Right to parental leave

What is the right to parental leave?

It is an employee’s right to be absent from work for the purpose of caring for a child for whom they have parental responsibility. They can use it to spend more time with their children and achieve a better balance between their work and family life.

Who is entitled to it?

A child’s parents have the right to take up to 13 weeks’ parental leave within the first five years of the child’s life. The parents of an adopted child have the right to take up to 13 weeks’ parental leave before the fifth anniversary of the adoption, or the child’s 18th birthday, whichever occurs sooner.

The parents of a disabled child may take up to 18 weeks’ parental leave up until the child’s 18th birthday. To qualify for parental leave in all these cases, an employee must have completed at least one year’s continuous service with the employer.

Must employees be paid during parental leave?

Employees have no statutory right to be paid during parental leave. It will depend on the arrangements put in place by individual employers.

Can a period of just one day’s parental leave be taken?

Unless a workforce agreement permits otherwise, parental leave must be taken in blocks of one week or multiples of one week. This was confirmed by the Court of Appeal in Rodway v New Southern Railways Ltd (formerly South Central Trains Ltd) 18 April 2005 CA.

The exception is where the employee in question is the parent of a child who has been awarded Disability Living Allowance, in which case parental leave can be taken in blocks of a day or multiples of a day.

Can both parents of a child take parental leave in relation to that child?

Yes. The right is available to both parents. It is also available in respect of each child. This means that an employee who is the parent of twins, for example, will able to take up to 13 weeks’ parental leave in respect of each twin.

What is the procedure for taking parental leave under the fallback provisions?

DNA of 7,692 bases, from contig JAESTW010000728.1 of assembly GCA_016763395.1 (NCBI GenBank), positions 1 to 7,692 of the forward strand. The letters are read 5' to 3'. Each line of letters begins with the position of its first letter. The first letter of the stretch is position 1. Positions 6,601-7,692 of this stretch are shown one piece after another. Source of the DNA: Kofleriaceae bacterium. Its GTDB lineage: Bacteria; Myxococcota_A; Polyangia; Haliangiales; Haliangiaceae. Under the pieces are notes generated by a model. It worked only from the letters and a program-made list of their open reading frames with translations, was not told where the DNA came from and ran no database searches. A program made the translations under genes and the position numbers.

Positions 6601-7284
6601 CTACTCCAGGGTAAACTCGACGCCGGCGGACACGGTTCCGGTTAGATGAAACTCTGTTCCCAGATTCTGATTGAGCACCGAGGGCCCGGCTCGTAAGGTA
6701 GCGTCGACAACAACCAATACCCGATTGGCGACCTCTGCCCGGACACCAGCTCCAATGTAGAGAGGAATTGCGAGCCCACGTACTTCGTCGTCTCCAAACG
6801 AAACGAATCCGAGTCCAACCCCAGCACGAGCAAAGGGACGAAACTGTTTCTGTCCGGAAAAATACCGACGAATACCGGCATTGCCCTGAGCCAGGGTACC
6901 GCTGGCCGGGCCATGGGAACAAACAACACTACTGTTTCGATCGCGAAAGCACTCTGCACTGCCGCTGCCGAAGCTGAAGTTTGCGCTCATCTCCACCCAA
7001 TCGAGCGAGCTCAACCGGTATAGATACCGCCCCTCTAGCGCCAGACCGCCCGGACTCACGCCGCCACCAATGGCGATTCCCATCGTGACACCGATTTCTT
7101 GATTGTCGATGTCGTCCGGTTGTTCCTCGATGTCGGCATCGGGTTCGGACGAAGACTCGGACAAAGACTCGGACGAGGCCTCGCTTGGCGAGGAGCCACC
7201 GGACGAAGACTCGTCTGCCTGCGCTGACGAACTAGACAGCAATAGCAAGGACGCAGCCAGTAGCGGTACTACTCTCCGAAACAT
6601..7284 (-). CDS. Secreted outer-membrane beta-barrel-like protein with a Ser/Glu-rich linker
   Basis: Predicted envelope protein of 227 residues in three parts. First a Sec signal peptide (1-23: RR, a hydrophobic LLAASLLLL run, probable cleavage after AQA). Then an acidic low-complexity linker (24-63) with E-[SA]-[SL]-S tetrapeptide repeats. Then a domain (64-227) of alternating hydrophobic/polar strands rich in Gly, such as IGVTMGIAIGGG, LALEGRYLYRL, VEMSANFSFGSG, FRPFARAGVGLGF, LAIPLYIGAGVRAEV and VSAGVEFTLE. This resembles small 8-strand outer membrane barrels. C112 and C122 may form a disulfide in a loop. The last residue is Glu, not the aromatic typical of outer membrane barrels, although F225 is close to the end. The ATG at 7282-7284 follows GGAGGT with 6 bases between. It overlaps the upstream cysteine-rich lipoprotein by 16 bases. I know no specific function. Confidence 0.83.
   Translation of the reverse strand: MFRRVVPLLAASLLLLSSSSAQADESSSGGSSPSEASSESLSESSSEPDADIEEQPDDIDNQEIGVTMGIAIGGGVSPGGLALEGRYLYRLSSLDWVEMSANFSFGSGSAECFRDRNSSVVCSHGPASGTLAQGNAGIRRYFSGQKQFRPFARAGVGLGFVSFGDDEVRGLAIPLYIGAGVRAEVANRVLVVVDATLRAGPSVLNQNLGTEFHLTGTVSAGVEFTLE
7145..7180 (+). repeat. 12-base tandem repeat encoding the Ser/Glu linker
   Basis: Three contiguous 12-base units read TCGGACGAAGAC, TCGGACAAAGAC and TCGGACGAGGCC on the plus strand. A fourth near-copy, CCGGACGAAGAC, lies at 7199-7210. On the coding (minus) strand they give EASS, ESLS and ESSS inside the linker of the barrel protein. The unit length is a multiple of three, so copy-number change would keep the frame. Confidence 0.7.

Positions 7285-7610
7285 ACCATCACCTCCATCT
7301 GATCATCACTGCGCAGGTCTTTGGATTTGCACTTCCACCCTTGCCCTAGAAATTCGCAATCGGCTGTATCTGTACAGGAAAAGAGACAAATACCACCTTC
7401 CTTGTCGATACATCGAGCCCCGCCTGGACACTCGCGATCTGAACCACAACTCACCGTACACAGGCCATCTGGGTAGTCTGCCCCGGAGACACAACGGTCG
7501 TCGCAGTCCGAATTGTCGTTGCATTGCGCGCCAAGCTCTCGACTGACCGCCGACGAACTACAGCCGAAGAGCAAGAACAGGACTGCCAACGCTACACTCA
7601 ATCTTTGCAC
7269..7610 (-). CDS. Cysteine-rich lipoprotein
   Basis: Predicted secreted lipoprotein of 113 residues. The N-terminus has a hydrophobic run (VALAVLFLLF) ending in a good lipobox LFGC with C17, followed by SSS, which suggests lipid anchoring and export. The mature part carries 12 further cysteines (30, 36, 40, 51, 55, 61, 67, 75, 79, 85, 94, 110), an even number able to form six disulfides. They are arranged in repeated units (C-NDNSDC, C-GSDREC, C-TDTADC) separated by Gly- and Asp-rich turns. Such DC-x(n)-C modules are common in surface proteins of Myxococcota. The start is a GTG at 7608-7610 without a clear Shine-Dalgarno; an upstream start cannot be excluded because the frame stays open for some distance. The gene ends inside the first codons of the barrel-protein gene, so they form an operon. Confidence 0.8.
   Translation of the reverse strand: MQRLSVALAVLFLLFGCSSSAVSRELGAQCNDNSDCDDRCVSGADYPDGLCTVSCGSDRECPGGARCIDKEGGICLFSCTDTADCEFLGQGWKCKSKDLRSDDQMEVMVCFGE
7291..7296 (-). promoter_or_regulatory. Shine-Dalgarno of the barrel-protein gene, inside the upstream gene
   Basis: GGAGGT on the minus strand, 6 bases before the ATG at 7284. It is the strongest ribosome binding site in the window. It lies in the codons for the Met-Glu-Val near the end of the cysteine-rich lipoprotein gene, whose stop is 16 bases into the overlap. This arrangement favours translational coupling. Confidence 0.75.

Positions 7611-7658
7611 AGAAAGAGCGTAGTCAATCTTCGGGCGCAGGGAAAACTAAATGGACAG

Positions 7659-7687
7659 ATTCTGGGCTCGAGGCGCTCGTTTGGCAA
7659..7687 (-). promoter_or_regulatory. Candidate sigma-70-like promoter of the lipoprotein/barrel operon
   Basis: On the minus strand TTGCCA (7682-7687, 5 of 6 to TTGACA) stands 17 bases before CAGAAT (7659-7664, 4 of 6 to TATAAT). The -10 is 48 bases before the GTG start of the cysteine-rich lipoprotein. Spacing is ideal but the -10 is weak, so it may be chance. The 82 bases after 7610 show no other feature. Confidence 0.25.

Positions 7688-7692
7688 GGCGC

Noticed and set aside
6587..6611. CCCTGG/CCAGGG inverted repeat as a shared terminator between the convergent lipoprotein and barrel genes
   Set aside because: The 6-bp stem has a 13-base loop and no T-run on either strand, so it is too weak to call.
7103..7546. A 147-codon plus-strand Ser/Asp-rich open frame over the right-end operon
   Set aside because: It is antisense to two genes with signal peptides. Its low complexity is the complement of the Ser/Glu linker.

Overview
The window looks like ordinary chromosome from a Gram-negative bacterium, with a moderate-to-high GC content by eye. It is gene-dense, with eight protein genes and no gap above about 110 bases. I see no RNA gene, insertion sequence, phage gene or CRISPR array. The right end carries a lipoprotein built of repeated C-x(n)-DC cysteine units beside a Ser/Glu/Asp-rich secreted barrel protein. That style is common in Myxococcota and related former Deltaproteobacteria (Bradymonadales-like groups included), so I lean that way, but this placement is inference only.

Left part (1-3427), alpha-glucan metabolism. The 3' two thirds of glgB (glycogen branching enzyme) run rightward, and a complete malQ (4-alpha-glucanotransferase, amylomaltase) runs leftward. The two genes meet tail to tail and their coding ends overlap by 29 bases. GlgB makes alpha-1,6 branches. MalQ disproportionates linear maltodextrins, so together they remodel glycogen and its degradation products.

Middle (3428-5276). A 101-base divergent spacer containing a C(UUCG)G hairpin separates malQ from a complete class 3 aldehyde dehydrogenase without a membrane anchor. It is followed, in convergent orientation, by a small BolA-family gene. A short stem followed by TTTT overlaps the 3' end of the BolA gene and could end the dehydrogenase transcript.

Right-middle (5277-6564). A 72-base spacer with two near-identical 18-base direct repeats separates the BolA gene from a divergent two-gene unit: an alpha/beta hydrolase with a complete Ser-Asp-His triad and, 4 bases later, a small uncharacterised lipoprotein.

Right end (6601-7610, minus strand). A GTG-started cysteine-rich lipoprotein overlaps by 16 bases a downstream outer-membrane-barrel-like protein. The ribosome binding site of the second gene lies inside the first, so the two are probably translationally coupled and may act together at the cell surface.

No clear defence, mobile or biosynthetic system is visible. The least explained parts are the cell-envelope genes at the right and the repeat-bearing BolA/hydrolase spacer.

The fallback provisions will apply automatically where no other parental leave agreement has been put in place.

Under the fallback provisions, a maximum of four weeks’ parental leave per year can be taken.

If asked, employees must provide documentary evidence confirming entitlement.

They must also give at least 21 days’ notice of the dates on which they wish to take parental leave.

Parents wishing to take parental leave from the date of a child’s birth or adoption must specify the week in which the birth or placement is expected, and the duration of the intended period of leave.

What is the procedure for postponing parental leave under the fallback provisions?

An employer may postpone a requested period of parental leave for up to six months, if the employee’s absence from work during that period would cause substantial disruption or harm to the employer’s business.

However, an employer has no legal right to postpone a period of parental leave that is intended to begin on the day on which the employee’s child is born or placed for adoption.

The employer must first discuss the situation with the employee, agree an alternative date for taking the leave, and write to the employee confirming the new arrangements.

The employer’s letter must be sent within seven days of the date on which the employee’s initial request for leave was submitted.

The new period agreed should be the same length as the period in the employee’s original request.

Must an employee’s ex-employer inform their new employer of any parental leave taken?

Employers are not obliged to maintain records of the amount of parental leave employees have taken.

However, most will wish to do so for their own purposes.

Similarly, they are under no duty to inform an ex-employee’s new employer of the amount of parental leave they have taken, although in practice, many employers would be willing to do so if asked.

A new employer may, however, have to rely on the statement of the employee with regard to this.



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